A pioneer of vocational training for general practice
Dr Frank Mansfield was a respected member and stalwart of the RACGP between 1970–2013. He was Chair and Secretary of the WA Faculty and a foundation medical educator of its vocational training program. He was officially recognised as a WA Faculty Legend in 2008.
Many young GPs in WA and lots of older GPs as well had their careers influenced, for the good, by Frank. He was well versed in educational theory and technique and his friendly and benevolent persona made learners comfortable and ready to learn. The principles and processes Frank and his colleagues developed in the early 1970s are the bases of GP registrar education that still applies today.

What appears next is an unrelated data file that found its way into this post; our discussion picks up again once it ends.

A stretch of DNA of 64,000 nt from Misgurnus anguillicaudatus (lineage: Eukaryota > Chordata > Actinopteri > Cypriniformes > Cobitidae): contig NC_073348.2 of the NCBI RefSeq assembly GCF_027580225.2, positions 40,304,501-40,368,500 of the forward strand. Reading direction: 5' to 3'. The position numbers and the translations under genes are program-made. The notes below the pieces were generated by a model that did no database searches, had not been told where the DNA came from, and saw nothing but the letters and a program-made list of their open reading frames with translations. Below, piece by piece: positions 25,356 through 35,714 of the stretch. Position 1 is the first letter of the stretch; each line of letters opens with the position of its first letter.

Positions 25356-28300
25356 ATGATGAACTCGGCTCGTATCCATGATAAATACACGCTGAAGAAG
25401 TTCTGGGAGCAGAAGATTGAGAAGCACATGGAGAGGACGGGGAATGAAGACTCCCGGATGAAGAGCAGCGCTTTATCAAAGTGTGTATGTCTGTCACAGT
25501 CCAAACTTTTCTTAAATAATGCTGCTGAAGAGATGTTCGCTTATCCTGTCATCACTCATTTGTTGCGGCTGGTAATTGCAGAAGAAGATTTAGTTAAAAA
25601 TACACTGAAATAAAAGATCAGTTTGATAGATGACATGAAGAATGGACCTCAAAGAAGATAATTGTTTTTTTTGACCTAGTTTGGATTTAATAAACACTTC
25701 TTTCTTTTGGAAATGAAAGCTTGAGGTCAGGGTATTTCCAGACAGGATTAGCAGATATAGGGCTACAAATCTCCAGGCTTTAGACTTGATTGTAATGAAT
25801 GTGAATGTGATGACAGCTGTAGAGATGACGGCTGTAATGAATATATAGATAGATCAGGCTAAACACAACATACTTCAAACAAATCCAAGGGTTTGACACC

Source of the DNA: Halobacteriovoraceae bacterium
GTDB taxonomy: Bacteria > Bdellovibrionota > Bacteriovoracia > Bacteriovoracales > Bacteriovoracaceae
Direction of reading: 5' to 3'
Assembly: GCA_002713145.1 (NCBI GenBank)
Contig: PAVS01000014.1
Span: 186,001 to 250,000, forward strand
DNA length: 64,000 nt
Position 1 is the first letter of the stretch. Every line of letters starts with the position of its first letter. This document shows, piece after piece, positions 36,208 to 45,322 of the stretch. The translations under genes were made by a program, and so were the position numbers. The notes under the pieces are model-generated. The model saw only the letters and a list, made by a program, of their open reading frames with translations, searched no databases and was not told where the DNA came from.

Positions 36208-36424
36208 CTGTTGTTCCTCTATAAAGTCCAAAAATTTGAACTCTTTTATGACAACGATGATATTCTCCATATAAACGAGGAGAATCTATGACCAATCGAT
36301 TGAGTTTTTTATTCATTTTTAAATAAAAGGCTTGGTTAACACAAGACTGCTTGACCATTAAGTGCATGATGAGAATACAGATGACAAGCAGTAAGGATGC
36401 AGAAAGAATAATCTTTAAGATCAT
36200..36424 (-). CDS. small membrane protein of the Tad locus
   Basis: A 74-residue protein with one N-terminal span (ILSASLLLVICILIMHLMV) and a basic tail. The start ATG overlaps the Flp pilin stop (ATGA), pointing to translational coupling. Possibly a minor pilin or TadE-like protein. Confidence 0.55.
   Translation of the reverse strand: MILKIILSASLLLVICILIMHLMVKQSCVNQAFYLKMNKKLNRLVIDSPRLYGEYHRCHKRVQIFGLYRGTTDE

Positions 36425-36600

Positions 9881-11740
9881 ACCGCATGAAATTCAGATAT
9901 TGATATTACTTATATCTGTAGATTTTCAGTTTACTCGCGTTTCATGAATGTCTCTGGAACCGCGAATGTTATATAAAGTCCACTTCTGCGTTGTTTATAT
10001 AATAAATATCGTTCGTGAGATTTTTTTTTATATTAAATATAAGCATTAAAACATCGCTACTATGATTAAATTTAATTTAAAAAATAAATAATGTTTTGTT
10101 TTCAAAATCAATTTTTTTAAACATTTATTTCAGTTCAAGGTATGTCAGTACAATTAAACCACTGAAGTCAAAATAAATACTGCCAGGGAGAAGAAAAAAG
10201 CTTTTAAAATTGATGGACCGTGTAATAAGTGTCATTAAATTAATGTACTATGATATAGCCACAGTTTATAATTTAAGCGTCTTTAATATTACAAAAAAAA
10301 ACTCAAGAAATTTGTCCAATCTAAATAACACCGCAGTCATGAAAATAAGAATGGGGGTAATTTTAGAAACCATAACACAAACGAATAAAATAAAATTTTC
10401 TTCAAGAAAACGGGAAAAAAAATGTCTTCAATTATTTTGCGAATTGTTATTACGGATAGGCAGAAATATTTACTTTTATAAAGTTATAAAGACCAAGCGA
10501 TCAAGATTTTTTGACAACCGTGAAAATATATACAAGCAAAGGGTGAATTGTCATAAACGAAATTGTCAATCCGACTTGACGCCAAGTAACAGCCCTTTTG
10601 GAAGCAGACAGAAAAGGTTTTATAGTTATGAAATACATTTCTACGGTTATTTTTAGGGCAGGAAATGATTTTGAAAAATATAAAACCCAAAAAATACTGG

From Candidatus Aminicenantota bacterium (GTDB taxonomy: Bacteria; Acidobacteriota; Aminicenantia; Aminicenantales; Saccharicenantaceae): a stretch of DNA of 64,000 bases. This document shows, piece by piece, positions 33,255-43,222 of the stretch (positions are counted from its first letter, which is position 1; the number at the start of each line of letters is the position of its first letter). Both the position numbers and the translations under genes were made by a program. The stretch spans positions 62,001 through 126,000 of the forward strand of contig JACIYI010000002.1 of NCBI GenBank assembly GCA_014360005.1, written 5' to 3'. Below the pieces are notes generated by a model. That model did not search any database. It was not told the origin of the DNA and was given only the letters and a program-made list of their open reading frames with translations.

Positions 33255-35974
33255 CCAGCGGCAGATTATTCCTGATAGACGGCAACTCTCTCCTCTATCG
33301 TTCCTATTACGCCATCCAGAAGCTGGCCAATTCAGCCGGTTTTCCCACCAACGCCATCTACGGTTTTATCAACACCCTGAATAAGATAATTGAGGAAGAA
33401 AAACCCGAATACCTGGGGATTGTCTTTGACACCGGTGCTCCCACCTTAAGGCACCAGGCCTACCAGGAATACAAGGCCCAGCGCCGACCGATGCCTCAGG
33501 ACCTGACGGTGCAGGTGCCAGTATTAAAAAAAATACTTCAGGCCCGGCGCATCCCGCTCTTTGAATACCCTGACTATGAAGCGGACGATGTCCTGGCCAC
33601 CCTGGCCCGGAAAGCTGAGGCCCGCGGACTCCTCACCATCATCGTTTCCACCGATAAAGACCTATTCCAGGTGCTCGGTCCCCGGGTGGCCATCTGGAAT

He also taught medical students at the Department of General Practice at the University of Western Australia (UWA). In 1990, he was enticed to work full time in the department and took on the role of Head of Department from 1993–95 before retiring in 1996. During this time he negotiated the establishment of the Fremantle Hospital General Practice. He was also called upon to resolve disputes about the direction of the department and the division of its small resources. Frank negotiated both these minefields with his usual honesty and interpersonal skills. He described the experience as a ‘wake-up call for my naïveté that made me realise that I had better things to do than to immerse myself into the arenas of hospital and university politics’.